2018 Orientation: Asia Simone Burns

Asia Burns

Small cows may make a big difference
by Asia Simone Burns

Video: Dexter cattle

NASHVILLE, Tenn.–Most cattle farmers would be elated to see their cows give birth to large, hefty calves. However, Emily Hayes rejoices over the smaller ones.

Hayes, 27, a graduate research assistant at the animal physiology laboratory at Tennessee State University’s Institute of Food, Agricultural and Environmental Research, is part of a TSU team studying cattle production and the breeding of Dexter cattle.

An Irish breed, Dexter cattle are used for both milk and meat. They are small, about two-thirds the size of Angus cattle. Their stature is due to a form of a genetic condition linked to dwarfism, called chondrodysplasia. The condition affects bone growth and results in animals with short legs and heavy bodies.

Dexter bulls Buddy and Norville graze on the TSU farm. (Photo: Asia Simone Burns)

“Typically, Dexter males weigh about 1,200 to 1,500 pounds, whereas the average Angus bull can weigh a ton,” Hayes said. In height, Dexter cattle come up to the waist of an average-size, full-grown man.

But these tiny cows can impact small-scale beef production in a big way because they require fewer resources – land, food and water – to meet their needs than larger breeds, Hayes said.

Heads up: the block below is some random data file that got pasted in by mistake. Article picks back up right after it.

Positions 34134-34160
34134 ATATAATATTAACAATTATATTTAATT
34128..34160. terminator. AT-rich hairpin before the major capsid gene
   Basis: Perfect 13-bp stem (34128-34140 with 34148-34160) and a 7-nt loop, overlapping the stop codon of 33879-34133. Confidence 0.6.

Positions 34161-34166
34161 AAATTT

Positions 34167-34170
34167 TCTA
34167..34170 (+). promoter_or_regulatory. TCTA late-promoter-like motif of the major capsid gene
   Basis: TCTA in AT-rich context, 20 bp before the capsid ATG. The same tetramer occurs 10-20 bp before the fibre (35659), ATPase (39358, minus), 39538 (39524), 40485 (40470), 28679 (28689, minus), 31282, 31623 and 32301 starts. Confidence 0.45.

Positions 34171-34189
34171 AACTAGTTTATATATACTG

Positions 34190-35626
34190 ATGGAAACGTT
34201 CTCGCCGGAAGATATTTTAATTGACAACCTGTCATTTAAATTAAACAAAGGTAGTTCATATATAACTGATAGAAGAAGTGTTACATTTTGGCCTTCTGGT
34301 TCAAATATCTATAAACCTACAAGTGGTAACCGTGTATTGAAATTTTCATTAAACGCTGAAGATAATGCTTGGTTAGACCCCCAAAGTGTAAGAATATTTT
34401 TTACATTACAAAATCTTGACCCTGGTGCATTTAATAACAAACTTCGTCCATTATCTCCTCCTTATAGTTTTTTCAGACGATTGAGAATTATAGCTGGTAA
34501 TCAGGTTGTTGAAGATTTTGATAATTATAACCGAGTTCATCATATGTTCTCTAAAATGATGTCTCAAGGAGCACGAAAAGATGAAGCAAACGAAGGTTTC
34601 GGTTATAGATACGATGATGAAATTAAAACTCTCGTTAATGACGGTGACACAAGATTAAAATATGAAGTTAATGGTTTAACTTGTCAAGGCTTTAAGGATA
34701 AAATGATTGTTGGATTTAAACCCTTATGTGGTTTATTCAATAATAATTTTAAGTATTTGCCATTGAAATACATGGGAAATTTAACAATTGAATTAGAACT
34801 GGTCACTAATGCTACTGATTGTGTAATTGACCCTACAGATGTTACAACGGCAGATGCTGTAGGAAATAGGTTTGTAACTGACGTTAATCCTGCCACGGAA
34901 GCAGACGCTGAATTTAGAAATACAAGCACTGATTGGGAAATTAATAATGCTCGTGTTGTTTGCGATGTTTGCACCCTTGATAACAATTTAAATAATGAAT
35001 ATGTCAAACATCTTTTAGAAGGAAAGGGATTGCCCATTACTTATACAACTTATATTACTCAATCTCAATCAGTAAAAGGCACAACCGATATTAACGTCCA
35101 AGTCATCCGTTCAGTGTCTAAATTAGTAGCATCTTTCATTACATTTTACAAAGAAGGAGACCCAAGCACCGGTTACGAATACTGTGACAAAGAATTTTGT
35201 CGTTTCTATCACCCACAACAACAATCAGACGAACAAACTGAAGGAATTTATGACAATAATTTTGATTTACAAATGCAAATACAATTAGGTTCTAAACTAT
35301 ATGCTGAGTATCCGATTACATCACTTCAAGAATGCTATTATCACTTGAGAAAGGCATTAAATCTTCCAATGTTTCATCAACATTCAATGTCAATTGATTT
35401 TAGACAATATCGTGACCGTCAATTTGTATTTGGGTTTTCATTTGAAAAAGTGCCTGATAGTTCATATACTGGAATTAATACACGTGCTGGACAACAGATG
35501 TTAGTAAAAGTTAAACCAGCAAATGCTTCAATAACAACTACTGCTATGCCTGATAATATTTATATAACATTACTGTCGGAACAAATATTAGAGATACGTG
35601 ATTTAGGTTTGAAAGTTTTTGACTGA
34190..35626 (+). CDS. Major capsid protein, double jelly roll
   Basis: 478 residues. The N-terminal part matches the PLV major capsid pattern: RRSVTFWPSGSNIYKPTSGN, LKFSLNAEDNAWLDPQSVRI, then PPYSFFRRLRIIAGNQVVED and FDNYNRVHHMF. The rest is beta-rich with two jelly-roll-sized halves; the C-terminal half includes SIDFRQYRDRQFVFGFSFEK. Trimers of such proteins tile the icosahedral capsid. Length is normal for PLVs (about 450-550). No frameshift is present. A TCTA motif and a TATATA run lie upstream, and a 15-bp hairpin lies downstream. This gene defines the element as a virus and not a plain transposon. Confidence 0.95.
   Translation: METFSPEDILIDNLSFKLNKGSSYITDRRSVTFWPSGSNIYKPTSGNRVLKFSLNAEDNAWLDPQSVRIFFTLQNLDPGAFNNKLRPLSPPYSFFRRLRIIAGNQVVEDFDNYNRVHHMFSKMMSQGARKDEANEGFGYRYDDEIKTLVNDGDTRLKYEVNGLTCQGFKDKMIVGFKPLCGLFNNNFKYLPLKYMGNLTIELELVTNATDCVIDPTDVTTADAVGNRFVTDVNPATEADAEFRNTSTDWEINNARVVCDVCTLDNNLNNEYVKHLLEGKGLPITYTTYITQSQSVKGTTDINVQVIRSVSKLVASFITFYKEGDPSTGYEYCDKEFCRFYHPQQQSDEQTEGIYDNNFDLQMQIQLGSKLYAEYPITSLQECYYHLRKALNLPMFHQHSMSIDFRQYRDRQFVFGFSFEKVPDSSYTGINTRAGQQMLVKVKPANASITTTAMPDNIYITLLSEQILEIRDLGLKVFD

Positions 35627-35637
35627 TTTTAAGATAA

Typically in Angus production, one calf-cow pair needs about two acres to support it. But a Dexter calf-cow pair needs only about one acre, she says, leading to a more favorable “stocking rate.”

“They eat less than the standard cattle would need, so they require less acreage to sustain them,” Hayes added. “For small-time producers that is a big difference when they want to sell meat but don’t have the land requirements.”

Hayes noted that none of the TSU cattle has chondrodysplasia. Each animal was bred from one parent carrying only one copy of the recessive gene and one parent carrying no copies, resulting in calves that are small but healthy.

TSU graduate research assistant Emily Hayes tends to a herd of cattle. (Photo: Asia Simone Burns)

Just how the gene impacting smallness is passed down in cattle is something Hayes and her team are studying. Most of the cows at the research farm were pregnant, and May was calving season. The newborns would likely weigh 35 pounds to 50 pounds, about the size of a full-grown female golden retriever, and give Hayes and her team a new herd of Dexter calves to measure, study and tend to.

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